What Next?

Sunday, July 9th 2017

There was a full moon as the bird ringers drove into Foxglove.  As the nets were raised I went for my early morning walk , 4am, accompanied by bird song, including Song Thrush, Chiffchaff, Tawny Owl and Moorhen.  Crossing into the middle moor I put up a Hare.  Not wanting to disturb it too much I retraced my steps.  John was in and set off with his big camera and got this shot of a male Hare.  There was also a smaller, younger female on the moor possibly being courted by the male?  A beautiful photograph - one for the calendar?


Forty six nets were expertly raised by the ringers and net rounds returned many birds.  As I scribe I am still thrilled as the year progresses.  Winter migrants followed by summer migrants, few females caught and then the influx of juvenile birds.  There were many today including Great Tits and Robins, Chiffchaffs, Willow Warblers and Blackcaps.  We had a spell where very few Bullfinches arrived in the ringing room.  Twenty eight Bullfinches were ringed today and 14 more caught as retraps from previoous sessions. In total over 250 birds were processed.

Juvenile Redstarts made their first appearance in the nets for this year..

Juvenile Redstart

Some of the youngsters are now in post juvenile moult and for some, like this Robin, it means moulting into adult plumage and the charactristic red feathers.  You can just see a tiny red feather under its eye. 

Juvenile Robin

Thank you to everyone who helped on a busy ringing day, providing sausage rolls, plenty of cups of tea, helping with the inputting of data and checking the bird bags.

The birds are expertly removed from the nets, as are other creatures who find themselves there.  Stacey removed a Southern Hawker  dragonfly, to the sound of its mechanical wing beats.  She had a healthy respect for its jaws!  Stacey and Alicia then had another encounter with a wasp.  It was carefully placed on a leaf, but examined further and photographed as its ID created some debate.  Once back in the ringing room it was identified as a Lunar Hornet Moth.  This is one of the largest clearwings and presents a fearsome sight to the uninitiated.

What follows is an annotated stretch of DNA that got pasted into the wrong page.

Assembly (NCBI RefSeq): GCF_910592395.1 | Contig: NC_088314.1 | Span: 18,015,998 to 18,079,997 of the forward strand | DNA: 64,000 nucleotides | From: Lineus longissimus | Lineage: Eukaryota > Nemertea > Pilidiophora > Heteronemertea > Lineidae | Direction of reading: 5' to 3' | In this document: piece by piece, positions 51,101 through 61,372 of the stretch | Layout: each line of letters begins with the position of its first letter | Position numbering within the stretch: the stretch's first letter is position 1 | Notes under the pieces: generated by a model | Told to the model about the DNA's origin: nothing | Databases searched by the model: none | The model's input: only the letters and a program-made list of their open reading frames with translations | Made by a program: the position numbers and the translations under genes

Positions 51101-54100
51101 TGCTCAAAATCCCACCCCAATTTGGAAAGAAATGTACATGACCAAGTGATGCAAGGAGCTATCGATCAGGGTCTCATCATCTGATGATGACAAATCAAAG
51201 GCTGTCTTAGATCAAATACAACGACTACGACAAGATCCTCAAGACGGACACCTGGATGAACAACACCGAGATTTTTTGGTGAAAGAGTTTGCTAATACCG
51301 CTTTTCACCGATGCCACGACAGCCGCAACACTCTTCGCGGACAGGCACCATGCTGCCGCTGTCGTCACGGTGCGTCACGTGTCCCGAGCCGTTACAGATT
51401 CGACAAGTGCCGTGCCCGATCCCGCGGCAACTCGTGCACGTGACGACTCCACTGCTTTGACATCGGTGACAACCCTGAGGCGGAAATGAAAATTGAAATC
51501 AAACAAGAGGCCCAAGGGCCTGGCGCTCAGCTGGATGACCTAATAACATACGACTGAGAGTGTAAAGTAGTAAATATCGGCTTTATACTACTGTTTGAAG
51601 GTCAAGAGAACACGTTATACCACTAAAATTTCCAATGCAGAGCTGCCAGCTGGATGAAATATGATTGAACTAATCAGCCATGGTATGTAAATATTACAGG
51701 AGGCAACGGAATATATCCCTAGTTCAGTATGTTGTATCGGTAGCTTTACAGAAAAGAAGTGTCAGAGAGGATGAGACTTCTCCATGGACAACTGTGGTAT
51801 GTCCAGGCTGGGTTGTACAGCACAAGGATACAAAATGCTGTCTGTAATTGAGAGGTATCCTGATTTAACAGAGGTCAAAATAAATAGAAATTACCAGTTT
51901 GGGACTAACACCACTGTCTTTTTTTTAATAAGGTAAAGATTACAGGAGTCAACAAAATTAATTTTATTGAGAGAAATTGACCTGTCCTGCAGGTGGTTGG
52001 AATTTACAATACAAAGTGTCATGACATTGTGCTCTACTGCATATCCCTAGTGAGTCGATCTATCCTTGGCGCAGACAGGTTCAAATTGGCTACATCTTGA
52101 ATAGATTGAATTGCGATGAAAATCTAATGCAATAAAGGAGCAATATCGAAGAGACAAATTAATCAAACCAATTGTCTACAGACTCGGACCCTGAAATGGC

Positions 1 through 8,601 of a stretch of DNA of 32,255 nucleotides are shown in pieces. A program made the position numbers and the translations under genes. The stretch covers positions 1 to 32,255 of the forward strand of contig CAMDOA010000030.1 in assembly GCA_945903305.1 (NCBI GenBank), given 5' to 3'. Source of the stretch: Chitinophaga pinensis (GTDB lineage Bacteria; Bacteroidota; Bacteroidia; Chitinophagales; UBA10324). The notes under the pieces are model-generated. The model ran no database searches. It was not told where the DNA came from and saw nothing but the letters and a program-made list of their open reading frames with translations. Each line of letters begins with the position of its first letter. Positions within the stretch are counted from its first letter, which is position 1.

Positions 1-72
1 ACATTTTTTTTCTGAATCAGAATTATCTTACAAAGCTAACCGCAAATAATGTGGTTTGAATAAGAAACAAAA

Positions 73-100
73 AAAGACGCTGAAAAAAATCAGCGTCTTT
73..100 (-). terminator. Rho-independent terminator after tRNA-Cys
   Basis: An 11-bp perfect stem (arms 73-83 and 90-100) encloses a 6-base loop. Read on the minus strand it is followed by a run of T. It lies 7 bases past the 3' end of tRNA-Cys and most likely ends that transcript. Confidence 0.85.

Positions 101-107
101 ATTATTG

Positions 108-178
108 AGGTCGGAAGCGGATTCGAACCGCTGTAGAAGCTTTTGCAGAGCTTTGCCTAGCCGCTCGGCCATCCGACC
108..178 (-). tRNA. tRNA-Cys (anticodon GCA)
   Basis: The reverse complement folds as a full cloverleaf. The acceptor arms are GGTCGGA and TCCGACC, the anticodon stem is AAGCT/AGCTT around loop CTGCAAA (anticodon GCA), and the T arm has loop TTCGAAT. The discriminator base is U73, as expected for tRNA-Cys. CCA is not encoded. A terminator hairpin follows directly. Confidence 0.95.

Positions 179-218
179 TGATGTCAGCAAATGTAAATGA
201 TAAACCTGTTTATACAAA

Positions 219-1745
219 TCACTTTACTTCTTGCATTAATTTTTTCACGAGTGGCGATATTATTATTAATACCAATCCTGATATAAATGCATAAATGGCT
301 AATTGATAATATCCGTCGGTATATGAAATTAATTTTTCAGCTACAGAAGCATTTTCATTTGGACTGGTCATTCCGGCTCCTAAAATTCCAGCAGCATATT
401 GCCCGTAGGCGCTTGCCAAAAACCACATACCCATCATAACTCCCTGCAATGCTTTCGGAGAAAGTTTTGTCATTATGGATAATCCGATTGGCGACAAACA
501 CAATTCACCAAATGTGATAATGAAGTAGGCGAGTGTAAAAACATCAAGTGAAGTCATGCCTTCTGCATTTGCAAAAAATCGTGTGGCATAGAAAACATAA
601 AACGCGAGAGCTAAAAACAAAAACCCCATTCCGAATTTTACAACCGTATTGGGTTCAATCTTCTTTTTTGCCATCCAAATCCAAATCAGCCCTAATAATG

Lunar Hornet Moth

Summer flowers are opening and Common Centaury caught my eye.

Common Centaury

Some, like the Cotton Grass are dispersing seeds, unfortunately I don't think that this one has much chance of germination.

Cotton Grass seed stuck on Hardheads

(0) Comments:

There are no comments for this blog post yet. Why not start the discussion? - use the form below:

Leave a Comment:

Remember my personal information

Notify me of follow-up comments?

The following question is designed to make sure you are a real person and helps us cut down on spam.
Your comments will appear here once an administrator has reviewed them.

How many weeks are in a year? (2 character(s) required)

Back to Top

Recent Blog Posts:

Officially Spring!

Posted 21st March 2018

Not only is it the Met Office spring, it is also the spring equinox spring!  So before setting out for our walk we wrapped up…

Read More

Tree Thinning Completed

Posted 20th March 2018

Work on thinning one area of young woodland has been completed today with four volunteers working to reduce the competition from Birch, Bramble and Gorse…

Read More

The Effects of Snow and Ice

Posted 19th March 2018

The second spell of cold weather is now gradually passing, the thin layer of snow is melting and things are warming up.  Lark and Taurus…

Read More

Birds with a Twist

Posted 18th March 2018

Last week I mentioned going shopping for our fund raising over Easter.  I can now give more details.  There are three owls that need a…

Read More

Sitemap | Accessibility Policy | Privacy Policy | Terms & Conditions |